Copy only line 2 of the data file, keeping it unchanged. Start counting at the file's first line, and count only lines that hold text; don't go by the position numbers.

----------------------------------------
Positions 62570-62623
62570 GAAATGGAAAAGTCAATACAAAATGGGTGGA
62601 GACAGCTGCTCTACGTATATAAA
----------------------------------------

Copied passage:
62570 GAAATGGAAAAGTCAATACAAAATGGGTGGA